Field experiences with eXtreme Programming: Developing an emergency response system

Ann Fruhling, Gert Jan De Vreede

Research output: Contribution to journalReview article

81 Scopus citations

Abstract

eXtreme Programming (XP) is a well-known agile software development method. While a number of reports have been published on explaining the XP methodology and the perceived benefits when using XP for system development in recent years, less is known about the actual operationalization of the XP principles. This paper presents an action research study reporting on the experiences of implementing the XP methodology in a development project for a Web-based, distributed information system. The goal of this research was to increase the understanding of how to effectively operationalize XP techniques so that the system being developed catered to today's fast-paced technological environment by allowing the developers to respond quickly to innovative and changing requirements. Overall, the research indicates that most of the XP principles could be effectively implemented; however, three of the principles required modification (i.e., testing, pair programming, customer collocation). Several benefits resulted from the usage of XP. The rapid prototyping enabled information technology developers and users to clarify system requirements, communicate openly, quickly build rapport, and create an interface that was easy to use and learn. Further, the research found that where the technology was new or foreign to the development team and the user, the XP process was flexible enough to support several iterations of technology and produce prototypes in a timely manner. Pair programming appeared to work effectively and offer value; however, it is not always practically feasible.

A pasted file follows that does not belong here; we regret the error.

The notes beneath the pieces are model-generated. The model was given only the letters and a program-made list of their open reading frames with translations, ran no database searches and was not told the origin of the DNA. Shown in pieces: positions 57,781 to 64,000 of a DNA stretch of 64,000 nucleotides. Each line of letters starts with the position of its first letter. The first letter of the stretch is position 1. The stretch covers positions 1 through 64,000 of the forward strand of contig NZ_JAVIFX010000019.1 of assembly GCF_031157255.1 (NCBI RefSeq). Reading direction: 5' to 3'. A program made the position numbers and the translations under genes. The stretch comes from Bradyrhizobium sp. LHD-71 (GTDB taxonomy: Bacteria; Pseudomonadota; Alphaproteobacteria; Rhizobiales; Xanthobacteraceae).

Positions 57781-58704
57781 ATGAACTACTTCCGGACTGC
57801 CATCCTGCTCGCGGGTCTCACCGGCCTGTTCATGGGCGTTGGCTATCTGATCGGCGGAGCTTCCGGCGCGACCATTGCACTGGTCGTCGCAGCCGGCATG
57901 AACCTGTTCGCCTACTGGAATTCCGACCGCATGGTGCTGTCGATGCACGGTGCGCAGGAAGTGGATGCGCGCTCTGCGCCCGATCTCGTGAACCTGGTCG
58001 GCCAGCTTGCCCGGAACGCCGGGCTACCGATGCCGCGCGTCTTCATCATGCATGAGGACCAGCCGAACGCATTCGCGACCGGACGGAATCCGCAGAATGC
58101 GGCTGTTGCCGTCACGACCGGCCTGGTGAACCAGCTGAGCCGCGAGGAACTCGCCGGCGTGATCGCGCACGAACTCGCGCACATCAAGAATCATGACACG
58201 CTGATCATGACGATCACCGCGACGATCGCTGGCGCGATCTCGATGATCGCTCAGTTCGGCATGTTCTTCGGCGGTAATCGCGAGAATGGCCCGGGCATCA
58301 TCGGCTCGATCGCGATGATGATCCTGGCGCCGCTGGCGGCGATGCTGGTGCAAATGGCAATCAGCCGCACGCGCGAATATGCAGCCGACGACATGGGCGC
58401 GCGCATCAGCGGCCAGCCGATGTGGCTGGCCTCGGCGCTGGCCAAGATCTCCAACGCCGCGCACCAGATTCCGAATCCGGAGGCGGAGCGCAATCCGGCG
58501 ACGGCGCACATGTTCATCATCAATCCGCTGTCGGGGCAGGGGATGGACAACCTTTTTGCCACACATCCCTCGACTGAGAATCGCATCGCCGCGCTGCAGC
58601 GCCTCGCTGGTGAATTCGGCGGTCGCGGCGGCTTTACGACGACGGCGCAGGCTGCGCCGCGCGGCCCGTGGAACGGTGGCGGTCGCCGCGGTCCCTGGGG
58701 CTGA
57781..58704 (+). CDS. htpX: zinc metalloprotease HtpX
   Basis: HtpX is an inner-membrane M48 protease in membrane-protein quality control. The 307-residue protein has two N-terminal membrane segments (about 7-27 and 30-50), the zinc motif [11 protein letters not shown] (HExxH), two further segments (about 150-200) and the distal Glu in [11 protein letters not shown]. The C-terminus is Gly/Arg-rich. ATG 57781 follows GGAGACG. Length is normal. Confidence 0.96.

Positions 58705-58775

Original languageEnglish (US)
Pages (from-to)39-68
Number of pages30
JournalJournal of Management Information Systems
Volume22
Issue number4
DOIs
StatePublished - Mar 1 2006

Keywords

  • Action research
  • Agile methodologies
  • EXtreme programming
  • Emergency response
  • Pair programming
  • Rapid prototyping
  • Software testing

ASJC Scopus subject areas

  • Management Information Systems
  • Computer Science Applications
  • Management Science and Operations Research
  • Information Systems and Management

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